The Best Brad Pitt Movies


Brad Pitt has been gracing the silver screen since his first uncredited appearance as “Boy at the Beach” in the ultra-famous 1987 movie Hunk. His career began with brief roles in early ’90s hits like Thelma and Louise, but he soon established himself as a Hollywood star.

Here are ten spectacular Brad Pitt films to watch at your earliest convenience.

Moneyball (2011)

Brad Pitt is known for his sexy roles, and it doesn’t get much sexier than portraying Oakland A’s General Manager and former Major League journeyman outfielder Billy Beane. With a dashingly nerdy Jonah Hill by his side, Pitt commands the screen throughout this feel-good story of a mediocre baseball team that surprises everyone by winning their division and then promptly losing their first playoff series. Former MLB shortstop Royce Clayton portrays the more-famous shortstop Miguel Tejada, Chris Pratt shows up in the dugout playing catcher-turned-first baseman Scott Hatteberg, Oakland A’s manager Art Howe is lovingly portrayed by Philip Seymour Hoffman, and Robin Wright plays Billy Beane’s ex-wife. Pitt was nominated for the Best Actor Academy Award.

Se7en (1995)

A young Brad Pitt teams up with the older Morgan Freeman in this David Fincher police thriller to investigate an especially heinous serial killer (played by Kevin Spacey) who chooses victims and stages his murders to parallel the seven deadly sins. You know a movie is serious when it replaces a letter in the title with a numerical digit, and Se7en brings the pain all the way until its shocking end. Pitt and Fincher would go on to make a two more movies together—you might find one of them later on this list—but none as gruesome and visceral as Se7en. Try not to lose your head!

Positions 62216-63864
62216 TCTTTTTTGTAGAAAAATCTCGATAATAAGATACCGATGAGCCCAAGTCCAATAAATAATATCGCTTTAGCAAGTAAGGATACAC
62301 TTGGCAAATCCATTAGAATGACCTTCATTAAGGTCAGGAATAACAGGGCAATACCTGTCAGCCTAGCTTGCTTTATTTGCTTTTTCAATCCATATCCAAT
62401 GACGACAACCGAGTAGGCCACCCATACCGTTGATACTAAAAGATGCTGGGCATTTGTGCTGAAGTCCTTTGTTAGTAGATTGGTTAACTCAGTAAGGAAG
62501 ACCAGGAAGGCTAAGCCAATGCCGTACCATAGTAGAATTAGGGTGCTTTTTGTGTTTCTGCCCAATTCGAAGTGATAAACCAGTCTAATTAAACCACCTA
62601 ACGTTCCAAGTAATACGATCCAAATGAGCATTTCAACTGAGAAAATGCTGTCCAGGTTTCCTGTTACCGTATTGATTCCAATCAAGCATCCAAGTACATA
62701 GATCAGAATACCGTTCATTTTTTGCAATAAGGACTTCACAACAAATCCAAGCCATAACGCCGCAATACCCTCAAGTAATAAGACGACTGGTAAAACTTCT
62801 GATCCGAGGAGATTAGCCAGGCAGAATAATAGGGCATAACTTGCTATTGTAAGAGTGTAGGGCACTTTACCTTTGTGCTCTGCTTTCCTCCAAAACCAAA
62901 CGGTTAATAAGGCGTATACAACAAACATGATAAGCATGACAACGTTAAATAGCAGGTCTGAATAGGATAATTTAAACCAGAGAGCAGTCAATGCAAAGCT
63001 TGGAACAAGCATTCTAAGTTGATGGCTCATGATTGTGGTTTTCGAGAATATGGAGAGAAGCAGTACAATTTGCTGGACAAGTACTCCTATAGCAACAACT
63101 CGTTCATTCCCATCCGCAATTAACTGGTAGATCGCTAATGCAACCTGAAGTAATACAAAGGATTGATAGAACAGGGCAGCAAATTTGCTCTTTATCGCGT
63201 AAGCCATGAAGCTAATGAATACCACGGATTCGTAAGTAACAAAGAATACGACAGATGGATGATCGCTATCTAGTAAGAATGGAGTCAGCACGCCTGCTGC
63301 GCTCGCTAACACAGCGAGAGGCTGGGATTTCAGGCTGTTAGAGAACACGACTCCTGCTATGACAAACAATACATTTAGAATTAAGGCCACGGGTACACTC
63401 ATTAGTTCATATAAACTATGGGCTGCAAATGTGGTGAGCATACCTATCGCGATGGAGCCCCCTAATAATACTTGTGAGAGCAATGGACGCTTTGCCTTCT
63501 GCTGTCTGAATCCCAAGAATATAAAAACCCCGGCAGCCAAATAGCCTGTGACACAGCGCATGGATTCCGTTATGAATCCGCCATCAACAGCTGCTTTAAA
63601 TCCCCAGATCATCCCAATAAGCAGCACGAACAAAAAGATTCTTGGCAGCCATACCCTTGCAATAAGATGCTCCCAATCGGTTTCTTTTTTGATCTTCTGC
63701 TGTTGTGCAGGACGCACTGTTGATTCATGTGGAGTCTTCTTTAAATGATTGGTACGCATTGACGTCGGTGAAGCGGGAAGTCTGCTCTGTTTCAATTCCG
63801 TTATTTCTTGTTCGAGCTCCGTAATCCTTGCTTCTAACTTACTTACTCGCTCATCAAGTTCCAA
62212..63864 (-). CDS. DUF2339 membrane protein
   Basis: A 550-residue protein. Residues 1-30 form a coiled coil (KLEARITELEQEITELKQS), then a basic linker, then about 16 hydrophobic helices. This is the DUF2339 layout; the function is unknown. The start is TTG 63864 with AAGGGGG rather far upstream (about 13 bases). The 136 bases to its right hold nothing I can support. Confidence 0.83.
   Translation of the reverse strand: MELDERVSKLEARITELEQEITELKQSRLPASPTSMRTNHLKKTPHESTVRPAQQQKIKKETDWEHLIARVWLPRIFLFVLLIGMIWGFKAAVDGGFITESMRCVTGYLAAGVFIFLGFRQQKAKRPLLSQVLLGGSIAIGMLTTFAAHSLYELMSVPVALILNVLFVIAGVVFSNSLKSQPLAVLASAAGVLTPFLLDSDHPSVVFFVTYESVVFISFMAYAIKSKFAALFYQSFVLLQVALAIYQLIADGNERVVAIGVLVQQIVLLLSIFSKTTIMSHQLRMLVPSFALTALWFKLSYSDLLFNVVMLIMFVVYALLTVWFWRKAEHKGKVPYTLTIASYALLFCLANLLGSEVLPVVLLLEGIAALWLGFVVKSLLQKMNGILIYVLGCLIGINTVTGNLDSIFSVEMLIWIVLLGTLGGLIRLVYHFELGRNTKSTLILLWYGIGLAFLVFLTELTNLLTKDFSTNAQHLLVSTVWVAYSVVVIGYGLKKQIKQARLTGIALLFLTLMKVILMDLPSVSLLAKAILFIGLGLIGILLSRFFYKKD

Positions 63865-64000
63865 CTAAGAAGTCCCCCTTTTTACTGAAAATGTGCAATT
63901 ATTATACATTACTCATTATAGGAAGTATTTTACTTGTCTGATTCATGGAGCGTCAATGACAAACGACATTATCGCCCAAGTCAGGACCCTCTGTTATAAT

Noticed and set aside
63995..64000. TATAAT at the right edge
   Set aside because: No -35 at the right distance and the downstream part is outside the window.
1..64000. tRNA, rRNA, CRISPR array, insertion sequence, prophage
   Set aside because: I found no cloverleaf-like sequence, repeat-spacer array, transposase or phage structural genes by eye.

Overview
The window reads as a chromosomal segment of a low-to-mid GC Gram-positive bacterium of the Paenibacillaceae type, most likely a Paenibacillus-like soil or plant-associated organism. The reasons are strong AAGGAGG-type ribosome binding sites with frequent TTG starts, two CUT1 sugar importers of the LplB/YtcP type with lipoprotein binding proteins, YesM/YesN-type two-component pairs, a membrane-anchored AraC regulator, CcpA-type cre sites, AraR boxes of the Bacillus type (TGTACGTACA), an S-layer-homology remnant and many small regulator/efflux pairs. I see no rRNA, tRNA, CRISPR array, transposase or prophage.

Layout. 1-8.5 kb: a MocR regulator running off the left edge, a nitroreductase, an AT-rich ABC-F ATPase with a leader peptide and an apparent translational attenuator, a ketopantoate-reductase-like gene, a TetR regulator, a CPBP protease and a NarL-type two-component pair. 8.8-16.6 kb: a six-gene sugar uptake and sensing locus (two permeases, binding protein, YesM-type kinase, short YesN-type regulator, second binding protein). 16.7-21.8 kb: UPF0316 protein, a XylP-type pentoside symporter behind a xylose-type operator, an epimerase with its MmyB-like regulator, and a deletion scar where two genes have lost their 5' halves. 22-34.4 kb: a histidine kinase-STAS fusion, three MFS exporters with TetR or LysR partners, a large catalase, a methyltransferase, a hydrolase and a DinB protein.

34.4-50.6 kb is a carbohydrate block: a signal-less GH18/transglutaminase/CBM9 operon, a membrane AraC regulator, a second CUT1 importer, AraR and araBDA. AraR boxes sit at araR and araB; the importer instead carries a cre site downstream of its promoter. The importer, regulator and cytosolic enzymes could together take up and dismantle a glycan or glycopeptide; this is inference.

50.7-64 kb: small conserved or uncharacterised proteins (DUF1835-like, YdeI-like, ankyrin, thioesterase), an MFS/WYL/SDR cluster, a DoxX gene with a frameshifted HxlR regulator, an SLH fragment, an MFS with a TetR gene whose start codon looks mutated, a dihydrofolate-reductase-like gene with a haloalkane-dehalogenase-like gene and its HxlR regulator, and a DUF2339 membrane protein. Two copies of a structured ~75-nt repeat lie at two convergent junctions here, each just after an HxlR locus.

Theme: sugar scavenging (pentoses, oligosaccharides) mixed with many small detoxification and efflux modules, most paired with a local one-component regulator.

Ocean’s Eleven (2001)

The ultimate ensemble crime caper, the 2001 version of Ocean’s Eleven remade the 1960 Rat Pack classic and spawned an entire series of films to come. Stealing $150 million from Las Vegas casinos sounded more impressive twenty years ago than it does now in the age of billionaires, but the cast is worth the price. Brad Pitt doesn’t take the lead role of Danny Ocean—claimed here by George Clooney—but he still plays an important role as Ocean’s right-hand man, Rusty Ryan.

Pitt would go on to appear in Ocean’s Twelve and Thirteen, but the original is where it’s at. Or at least, the remake of the original.

Burn After Reading (2008)

“It was just lying there.” This hilarious Coen Brothers espionage spoof aged very well in our current era of idiotic wannabe spies and disaffected government agents. Clooney leads another star-studded cast, alongside Tilda Swinton, John Malkovich, Frances McDormand, and J.K. Simmons, but Brad Pitt steals the show as a total moron who finds supposedly classified intelligence material and tries to sell it to the Russians. McDormand, who teams with her Hard Bodies Gym coworker Pitt, plays a tall, broad-shouldered woman who wants money for facial surgery; unlike the rest of the characters, she gets what she wants in the end.

The Assassination of Jesse James By The Coward Robert Ford (2007)